Audience measurement around the world is undergoing seismic shifts. There are real opportunities for different media to work together to facilitate service improvements and efficiencies, to expand scope across platforms, and to adopt designs that will facilitate cross-media measurement. How best to advance such change?
Gary Whitaker of South Africa’s Broadcast Research Council made an impassioned plea for greater collaboration, primarily to find efficiencies that can be reinvested into service development.
“What we should be doing is amalgamating all these standard deliverables that go into each of our studies and paying for them once off. That then opens up a myriad of opportunities to research other areas that we should be looking at.” – Gary Whitaker, CEO, Broadcast Research Council of South Africa
A further benefit would be increased standardisation, bringing real value to those who plan and evaluate across different media. Age demographics, for instance, can vary in definition across different media. Standardisation would benefit media agencies, planners, strategists and buyers, making it easier to compare metrics across all media, as opposed to being forced to ‘hit a square peg into a round hole’.
Whitaker’s plea was welcomed by a panel of leaders from the new shared total-media audience measurement system in the Netherlands. The Dutch industry is going even further than Whitaker’s ambition, coming together as NMO to align video, audio and publisher currencies. Our team is building the new system together with Ipsos.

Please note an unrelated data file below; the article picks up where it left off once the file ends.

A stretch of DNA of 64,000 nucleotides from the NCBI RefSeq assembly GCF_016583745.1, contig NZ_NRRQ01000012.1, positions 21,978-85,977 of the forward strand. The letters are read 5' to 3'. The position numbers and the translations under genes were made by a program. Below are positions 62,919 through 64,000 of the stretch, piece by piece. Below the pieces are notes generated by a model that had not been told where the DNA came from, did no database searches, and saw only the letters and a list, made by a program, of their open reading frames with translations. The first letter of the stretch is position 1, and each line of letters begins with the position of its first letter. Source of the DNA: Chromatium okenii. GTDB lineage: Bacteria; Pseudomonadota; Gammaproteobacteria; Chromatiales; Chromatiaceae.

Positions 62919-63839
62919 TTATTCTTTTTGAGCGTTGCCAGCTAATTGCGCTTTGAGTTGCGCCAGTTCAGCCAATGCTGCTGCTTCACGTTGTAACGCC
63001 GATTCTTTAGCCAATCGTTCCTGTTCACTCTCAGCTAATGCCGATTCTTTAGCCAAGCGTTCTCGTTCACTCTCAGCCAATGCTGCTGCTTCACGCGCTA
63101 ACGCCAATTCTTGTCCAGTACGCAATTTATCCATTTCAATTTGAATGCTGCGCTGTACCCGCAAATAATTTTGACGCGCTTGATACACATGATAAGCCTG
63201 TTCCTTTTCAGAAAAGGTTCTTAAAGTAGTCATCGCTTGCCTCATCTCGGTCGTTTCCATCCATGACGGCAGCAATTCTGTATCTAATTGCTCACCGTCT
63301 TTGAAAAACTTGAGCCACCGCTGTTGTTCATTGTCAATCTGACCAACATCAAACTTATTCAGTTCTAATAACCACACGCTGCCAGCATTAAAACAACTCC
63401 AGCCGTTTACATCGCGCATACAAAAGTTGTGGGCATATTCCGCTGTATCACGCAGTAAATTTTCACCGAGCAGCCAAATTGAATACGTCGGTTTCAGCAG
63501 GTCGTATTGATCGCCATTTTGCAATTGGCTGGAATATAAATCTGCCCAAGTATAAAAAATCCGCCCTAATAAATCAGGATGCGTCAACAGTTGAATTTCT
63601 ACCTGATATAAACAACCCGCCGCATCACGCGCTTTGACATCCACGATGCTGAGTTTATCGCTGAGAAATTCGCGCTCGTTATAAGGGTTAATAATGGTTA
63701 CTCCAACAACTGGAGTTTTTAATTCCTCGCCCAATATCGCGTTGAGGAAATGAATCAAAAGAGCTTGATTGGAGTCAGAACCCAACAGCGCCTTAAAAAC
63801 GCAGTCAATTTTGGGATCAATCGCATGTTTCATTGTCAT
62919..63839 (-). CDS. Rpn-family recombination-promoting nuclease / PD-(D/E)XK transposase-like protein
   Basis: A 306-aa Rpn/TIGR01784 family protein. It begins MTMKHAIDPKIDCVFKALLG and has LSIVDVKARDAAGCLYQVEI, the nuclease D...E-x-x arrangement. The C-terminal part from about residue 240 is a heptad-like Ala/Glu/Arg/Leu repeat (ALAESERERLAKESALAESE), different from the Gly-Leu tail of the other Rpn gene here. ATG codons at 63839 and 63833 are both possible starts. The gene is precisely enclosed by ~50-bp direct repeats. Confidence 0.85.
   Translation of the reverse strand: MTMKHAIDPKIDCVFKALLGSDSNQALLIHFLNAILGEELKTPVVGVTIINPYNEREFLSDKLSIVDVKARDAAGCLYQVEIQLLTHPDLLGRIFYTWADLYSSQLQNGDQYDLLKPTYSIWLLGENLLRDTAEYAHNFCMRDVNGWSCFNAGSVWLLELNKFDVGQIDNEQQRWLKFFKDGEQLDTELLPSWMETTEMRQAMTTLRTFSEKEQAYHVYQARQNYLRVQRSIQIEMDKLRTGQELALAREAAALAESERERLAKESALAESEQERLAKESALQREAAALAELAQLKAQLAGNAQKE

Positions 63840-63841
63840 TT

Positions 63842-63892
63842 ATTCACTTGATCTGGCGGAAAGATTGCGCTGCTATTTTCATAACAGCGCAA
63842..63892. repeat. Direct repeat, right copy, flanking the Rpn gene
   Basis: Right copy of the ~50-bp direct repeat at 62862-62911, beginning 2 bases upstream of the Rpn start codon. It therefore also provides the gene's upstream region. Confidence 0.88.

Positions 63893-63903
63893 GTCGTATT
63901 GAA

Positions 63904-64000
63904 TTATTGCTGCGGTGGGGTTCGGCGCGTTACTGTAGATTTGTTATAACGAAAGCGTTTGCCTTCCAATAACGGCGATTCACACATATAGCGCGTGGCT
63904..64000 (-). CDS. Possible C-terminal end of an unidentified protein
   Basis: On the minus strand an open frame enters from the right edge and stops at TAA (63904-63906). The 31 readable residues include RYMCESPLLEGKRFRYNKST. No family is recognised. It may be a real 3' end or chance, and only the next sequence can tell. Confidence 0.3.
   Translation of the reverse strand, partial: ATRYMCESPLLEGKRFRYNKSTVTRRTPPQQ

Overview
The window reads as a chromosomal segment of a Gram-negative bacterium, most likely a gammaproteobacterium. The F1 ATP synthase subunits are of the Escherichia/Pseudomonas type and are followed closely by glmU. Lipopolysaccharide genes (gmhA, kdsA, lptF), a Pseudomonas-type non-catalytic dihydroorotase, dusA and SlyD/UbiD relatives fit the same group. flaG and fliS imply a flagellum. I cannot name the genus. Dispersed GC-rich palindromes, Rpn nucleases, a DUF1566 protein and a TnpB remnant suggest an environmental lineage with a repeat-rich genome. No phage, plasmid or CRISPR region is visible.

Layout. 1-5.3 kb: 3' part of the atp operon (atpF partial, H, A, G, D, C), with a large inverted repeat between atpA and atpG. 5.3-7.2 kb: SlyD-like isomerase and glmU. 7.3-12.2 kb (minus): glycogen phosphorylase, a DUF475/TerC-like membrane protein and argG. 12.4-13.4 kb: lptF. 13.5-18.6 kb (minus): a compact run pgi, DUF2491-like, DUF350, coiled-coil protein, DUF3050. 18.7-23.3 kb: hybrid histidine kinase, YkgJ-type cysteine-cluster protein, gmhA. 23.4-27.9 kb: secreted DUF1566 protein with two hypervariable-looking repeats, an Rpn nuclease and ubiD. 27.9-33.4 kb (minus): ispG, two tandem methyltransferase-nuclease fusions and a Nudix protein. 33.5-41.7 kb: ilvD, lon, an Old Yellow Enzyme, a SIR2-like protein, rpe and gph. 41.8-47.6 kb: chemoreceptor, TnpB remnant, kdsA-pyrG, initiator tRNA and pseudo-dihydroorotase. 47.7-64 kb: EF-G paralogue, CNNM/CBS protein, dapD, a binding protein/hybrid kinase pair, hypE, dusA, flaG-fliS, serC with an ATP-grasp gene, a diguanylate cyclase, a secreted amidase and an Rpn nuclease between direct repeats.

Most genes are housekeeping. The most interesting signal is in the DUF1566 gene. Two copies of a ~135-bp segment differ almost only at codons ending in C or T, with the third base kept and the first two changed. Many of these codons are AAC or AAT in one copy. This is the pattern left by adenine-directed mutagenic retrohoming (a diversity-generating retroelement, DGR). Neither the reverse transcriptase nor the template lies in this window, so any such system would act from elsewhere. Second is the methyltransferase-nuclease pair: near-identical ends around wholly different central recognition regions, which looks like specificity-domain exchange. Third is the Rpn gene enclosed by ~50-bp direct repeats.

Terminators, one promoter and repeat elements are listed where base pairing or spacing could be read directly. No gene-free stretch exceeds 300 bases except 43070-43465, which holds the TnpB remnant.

A pragmatic approach
Karin Schut of Vinex explained that a key element in getting industry buy-in to this new Dutch system is a pragmatic approach that delivers value without destabilising existing methods. The new system is cross-media by design, but it’s architected to first improve rather than replace the existing currencies before then delivering enriched value though cross-media capabilities. Single-source elements mean that they can share costs and potentially tie them together in a cross-media solution. The pragmatic objective is that cross-media insights will be built out from the existing metrics within each medium.
“We’re not going to change the definition of reach within viewing. We’re not building a new metric, but grouping the metrics together. We have to acknowledge that there are different practices for planning, buying and evaluation in each medium type itself, so it’s our goal to bring all the insights together to create a total view, but not necessarily to create a new metric that we align across all media.” – Karin Schut, Director, Vinex
So, what brought the separate siloed currencies together in the first place? According to Sjoerd Pennekamp of SKO, the Dutch TV viewing currency, it was a realisation that they all needed reliable, shared measurement of their services on the internet.